All is initially remotable - any persistent object or business service can be marshaled to another application domain via .NET Remoting (as well as all other DataObjects.NET-related objects, e.g. Query). This means that you can access your data and business tier from a completely different network or across the Internet with almost no additional code. DataObjects.NET supports two marshalling scenarios: access-by-reference for regular DataObjects and by-value marshalling for so-called offline entities (data transfer objects).

 

DataObjects.NET allows you to focus on code of business tier and application data model - it completely solves a set of problems that could take up to 80% of development time. Just imagine, what does it means - to find and fix an error (e.g. thread deadlock or "the latest update wins"­-like problem) that appears only under high concurrency conditions. Sometimes it's not so easy to even imagine that such a problem exists!

 

DataObjects.NET can be used in virtually any application that accesses a relational database. You simply add a reference to DataObjects.NET.dll to your project to start using it.

 

DataObjects.NET is shipped with DataObjects.NET PetShop (DoPetShop) sample. This is a DataObjects.NET-based clone of the famous Microsoft .NET Pet Shop. Here are the most interesting comparison facts:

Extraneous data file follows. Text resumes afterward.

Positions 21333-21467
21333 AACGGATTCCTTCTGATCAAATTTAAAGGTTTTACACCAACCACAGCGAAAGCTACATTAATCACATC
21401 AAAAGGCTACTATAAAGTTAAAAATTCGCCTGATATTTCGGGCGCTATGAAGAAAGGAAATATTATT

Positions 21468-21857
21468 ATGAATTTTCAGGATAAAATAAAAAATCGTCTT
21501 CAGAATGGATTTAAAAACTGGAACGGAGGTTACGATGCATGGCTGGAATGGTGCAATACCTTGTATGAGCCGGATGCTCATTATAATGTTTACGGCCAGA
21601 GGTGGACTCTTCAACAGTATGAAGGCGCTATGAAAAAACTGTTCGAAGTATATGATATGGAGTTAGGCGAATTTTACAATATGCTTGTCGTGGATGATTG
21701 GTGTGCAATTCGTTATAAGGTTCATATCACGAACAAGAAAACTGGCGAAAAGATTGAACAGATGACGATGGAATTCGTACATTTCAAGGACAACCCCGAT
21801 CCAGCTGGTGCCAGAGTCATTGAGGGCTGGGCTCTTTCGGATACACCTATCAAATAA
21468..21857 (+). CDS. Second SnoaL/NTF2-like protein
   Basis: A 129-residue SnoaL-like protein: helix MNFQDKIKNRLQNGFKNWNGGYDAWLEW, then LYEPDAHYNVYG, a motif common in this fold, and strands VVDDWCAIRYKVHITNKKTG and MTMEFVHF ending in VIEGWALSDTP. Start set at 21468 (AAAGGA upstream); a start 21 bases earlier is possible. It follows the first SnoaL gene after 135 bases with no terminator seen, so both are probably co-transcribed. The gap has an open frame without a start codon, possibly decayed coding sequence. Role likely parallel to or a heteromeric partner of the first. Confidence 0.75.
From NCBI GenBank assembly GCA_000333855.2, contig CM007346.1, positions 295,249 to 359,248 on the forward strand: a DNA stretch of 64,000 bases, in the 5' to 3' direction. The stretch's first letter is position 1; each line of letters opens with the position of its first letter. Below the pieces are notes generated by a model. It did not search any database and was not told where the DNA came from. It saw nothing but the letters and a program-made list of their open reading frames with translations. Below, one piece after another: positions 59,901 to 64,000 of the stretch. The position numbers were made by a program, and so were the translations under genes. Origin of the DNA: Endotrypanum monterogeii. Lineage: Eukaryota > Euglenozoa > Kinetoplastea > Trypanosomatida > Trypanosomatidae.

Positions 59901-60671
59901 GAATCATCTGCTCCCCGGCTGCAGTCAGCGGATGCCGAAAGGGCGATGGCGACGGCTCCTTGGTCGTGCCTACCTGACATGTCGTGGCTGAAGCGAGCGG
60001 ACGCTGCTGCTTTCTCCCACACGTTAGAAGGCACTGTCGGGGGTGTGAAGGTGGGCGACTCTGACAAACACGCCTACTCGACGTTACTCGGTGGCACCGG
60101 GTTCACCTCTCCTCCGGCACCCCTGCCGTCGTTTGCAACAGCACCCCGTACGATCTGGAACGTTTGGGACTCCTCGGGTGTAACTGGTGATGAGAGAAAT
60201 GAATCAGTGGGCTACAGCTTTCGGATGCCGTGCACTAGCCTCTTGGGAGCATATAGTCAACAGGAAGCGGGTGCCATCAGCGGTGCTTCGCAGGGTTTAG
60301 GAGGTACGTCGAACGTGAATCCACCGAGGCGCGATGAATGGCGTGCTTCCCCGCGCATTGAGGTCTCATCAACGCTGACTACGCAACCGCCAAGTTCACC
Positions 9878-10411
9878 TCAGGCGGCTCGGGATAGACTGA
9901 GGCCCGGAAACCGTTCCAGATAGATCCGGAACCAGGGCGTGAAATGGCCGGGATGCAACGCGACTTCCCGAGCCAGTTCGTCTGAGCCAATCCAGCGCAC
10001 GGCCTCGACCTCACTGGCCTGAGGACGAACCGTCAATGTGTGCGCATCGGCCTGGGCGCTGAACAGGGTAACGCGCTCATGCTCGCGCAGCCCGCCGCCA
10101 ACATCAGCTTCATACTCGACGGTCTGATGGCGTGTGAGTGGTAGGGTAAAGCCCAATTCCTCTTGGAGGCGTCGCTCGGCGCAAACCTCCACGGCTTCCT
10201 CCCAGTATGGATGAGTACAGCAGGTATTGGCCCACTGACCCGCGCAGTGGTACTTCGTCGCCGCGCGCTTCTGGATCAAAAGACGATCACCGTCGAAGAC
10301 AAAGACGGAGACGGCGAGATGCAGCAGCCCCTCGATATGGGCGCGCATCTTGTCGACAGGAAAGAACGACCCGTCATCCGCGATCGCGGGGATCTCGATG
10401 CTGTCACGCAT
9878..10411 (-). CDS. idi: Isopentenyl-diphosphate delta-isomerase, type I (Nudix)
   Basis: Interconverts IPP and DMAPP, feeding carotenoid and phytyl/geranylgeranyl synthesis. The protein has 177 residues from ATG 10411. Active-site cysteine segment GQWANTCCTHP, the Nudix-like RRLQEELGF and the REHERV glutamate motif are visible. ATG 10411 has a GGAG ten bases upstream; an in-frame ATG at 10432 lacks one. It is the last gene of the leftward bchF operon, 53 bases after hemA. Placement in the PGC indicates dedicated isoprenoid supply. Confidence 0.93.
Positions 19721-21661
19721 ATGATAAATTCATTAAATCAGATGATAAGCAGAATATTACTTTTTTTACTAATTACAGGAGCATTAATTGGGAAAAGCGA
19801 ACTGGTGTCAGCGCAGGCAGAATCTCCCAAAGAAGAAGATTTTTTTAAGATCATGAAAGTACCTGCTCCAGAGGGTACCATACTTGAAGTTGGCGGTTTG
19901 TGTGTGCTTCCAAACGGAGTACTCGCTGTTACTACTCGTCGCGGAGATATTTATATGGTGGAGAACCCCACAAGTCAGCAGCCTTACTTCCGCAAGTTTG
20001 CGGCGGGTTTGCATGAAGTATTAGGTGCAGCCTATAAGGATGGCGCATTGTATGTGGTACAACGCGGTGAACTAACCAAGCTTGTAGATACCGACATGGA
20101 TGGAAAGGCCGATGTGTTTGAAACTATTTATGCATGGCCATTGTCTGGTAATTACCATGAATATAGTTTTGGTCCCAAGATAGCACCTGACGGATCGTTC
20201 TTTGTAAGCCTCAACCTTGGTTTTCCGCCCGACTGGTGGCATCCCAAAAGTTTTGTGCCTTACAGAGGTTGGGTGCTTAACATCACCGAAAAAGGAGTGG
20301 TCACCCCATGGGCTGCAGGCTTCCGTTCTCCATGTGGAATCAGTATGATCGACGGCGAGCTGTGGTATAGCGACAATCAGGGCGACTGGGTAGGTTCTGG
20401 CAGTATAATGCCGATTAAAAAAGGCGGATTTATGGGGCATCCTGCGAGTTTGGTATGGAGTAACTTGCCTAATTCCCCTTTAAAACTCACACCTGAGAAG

DoPetShop contains ~ 50 Kb of data and business tier code while .NET Pet Shop - 140 Kb (including Business Logic Layer, Model, DAL and two its implementations - SQL Server DAL and Oracle DAL, but without BLL\OrderInsert.cs - read further about this). This means that use of DataObjects.NET reduced business and data tier code size by 3 times! Note that DoPetShop shipped with latest versions of DataObjects.NET includes a lot of additional features - for example, it utilizes security system, full-text search and serialization features.

Moreover, it includes administration module. First version of DoPetShop that was very close to the original .NET Pet Shop by the feature set was much smaller - its data and business tier code size was less then 20 Kb, so it was nearly 7 times smaller then its original!

DoPetShop utilizes DataObjects.NET access control system - this means that DataObjects.NET takes complete care about the authentication and authorizes access to application's business objects

DataObjects.NET brings true full-text search to DoPetShop, while .NET Pet Shop always uses like to locate necessary products

DataObjects.NET, and consequently, DoPetShop, fully supports 6 database server platforms (Microsoft SQL Server 2005 \ 2000, MSDE 2000, Microsoft Access, Oracle and Firebird) while .NET Pet Shop - only SQL Server 2005 \ 2000 \ MSDE and Oracle

DoPetShop provides full, but safe access to its data and business tier via .NET Remoting (while .NET Pet Shop allows to perform only one simple operation via its web service), so generally you can perform any activity remotely, e.g. such manipulations with persistent objects as creation, changing, deletion. Allowed activities certainly depend on your security permissions. See DoPetShop Remoting Client - this WindowsForms application really does this (it shows a lot of other features also, see the screenshot).